CHINESE STOCKS’ RAPID CLIMB

BUSineSSWeeK I NOVE M B E R 26, 2007

(top) evens lee/colorchinaphoto

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Some analysts favor a low-risk strategy known as pairs trading commonly employed by sophisticated investors and hedge funds. It works like this: You look for pairs of stocks, usually in the same industry, that have very different prospects. Then you buy the better stock and short an equal dollar amount of the more troubled company’s shares. Charles Kirk, a professional investor and author of the Kirk Report blog, screened Chinese equities that trade in the U.S. to look for possible pairs. The screen looked at company fundamentals as well as recent trading patterns. Kirk came up with 15 high-risk and 15 low-risk stocks. Over the past three weeks, the low-risk group has outperformed the high-risk stocks by 11 percentage points. Possible pairs trades from Kirk’s list include buying Shanda Interactive Entertainment or Ctrip.com from the low-risk list, while shorting Hurray! Holding or UTStarcom from the high-risk side. For the more bearish, ProFunds, a Bethesda (Md.)-based money manager, has just introduced an exchangetraded fund designed to move twice as much per day in the opposite direction of the FTSE/Xinhua China 25, an index of 25 Chinese stocks that trade in the U.S. It includes giants China Mobile, PetroChina, and the Industrial & Commercial Bank of China. “If you have the view that there’s a China bubble, this is a way to turn that to your advantage, says ProFunds CEO ” Michael L. Sapir. It isn’t as risky as shorting stocks, a strategy in which losses are unlimited if the stock price keeps rising. ProFund buyers can’t lose more than the amount they spend on the ETF. And ETFs can be held in retirement accounts where shorting stocks is prohibited. ^

if you want to play in china...
Strategies for managing risk in an overheated market
By Aaron pressman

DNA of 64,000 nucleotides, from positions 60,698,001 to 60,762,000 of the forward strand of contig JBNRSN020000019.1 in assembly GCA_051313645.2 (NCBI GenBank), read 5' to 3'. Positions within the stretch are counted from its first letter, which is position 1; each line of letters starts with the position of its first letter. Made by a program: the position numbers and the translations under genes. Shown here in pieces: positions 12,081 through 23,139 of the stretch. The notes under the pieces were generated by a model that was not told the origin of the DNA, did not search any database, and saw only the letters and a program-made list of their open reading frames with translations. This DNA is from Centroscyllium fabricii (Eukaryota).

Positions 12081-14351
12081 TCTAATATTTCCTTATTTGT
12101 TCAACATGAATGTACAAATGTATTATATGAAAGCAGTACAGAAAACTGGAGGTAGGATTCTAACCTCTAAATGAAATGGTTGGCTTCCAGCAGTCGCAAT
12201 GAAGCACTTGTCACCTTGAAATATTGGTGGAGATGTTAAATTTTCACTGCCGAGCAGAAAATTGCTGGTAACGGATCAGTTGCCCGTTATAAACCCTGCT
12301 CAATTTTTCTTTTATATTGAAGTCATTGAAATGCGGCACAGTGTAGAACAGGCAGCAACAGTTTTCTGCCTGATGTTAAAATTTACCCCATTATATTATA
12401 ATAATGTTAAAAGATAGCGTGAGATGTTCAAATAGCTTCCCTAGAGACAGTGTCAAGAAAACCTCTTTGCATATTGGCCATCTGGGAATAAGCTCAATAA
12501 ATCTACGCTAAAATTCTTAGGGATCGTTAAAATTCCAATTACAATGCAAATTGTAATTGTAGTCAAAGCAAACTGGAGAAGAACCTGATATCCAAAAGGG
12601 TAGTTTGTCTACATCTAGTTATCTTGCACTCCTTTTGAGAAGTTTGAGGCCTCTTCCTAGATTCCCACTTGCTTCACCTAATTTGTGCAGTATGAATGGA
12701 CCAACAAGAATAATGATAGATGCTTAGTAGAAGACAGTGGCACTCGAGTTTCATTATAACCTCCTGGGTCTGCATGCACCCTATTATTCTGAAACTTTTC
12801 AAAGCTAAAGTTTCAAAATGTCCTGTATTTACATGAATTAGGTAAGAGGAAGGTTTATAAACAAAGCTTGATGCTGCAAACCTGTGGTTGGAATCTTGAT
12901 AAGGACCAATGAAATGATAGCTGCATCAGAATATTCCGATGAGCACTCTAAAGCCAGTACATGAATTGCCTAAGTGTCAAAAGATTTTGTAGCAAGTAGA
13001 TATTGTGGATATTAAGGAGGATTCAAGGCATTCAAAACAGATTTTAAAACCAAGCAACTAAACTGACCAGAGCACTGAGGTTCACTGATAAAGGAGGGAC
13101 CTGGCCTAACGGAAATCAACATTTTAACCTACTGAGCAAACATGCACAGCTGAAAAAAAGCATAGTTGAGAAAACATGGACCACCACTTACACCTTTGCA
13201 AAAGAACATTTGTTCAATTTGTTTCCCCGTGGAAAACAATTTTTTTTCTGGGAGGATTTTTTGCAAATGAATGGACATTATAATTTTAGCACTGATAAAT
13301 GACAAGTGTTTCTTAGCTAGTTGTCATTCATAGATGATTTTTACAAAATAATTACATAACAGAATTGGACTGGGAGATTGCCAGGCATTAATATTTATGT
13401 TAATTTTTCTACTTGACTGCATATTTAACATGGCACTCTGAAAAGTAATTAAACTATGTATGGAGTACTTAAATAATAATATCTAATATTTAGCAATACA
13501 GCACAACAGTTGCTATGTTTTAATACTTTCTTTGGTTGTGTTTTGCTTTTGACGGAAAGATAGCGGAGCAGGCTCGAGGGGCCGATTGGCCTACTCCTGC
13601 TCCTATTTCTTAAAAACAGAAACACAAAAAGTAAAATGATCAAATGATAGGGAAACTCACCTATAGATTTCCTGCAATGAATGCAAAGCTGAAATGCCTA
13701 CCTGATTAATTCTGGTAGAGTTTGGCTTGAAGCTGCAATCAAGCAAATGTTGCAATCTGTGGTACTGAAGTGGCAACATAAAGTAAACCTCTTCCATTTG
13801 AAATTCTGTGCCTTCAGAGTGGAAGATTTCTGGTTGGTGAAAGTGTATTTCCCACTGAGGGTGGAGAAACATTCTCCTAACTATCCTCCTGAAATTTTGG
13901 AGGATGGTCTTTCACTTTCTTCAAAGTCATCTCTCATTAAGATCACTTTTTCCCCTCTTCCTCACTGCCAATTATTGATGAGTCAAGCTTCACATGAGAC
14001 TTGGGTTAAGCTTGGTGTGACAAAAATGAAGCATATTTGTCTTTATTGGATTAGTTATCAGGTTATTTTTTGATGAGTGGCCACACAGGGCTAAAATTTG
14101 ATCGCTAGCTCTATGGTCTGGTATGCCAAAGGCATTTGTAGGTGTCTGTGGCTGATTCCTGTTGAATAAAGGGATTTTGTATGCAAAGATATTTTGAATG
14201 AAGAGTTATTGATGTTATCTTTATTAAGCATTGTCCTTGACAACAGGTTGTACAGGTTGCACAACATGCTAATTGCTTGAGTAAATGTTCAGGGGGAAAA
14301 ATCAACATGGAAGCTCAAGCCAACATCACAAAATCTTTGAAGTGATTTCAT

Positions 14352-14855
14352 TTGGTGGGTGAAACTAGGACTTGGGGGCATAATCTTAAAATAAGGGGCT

BUSineSSWeeK I NOVE M B E R 26, 2007

alex nabaum

If you’re worried about investments in China, you’re in good company. Last month, Warren E. Buffett liquidated the last of his stake in oil giant PetroChina, just weeks before the company staged a spectacular share offering on the Shanghai exchange. “We never buy stocks when we see prices soaring, the Oracle of Omaha ” told reporters on a trip to China at the end of October. Chinese stocks have certainly soared. The benchmark CSI index is up more than 152% year to date. And a flood of Chinese companies have gone public as ADRs, or shares on U.S. exchanges, with six that have more than doubled in price over the past year. So how do you play the whitehot China market without getting burned? Here are some ways. Chinese stocks may be overvalued, but many analysts think the country’s economy will continue to clock double-digit growth for years. That’s why Mark Coffelt, manager of the

Empiric Core Equity Fund, advises clients to “go with the companies that sell to China. He favors Korean steel ” producer Posco and mining giant BHP Billiton, both of which benefit from China’s demand for industrial materials. There are even ways for investors to profit from the quality issues plaguing some Chinese exports. European companies such as Bureau Veritas, InterTek Group, and SGS see higher revenues from increasing demand for testing of Chinese exports, says Barry P. Dargan, manager of the MFS International Growth Fund. “They’re growing very well, and there are going to be more and more requirements for testing, he says. ”

stocks may be overvalued, but the economy is growing. one fund manager’s advice: “go with the companies that sell to china”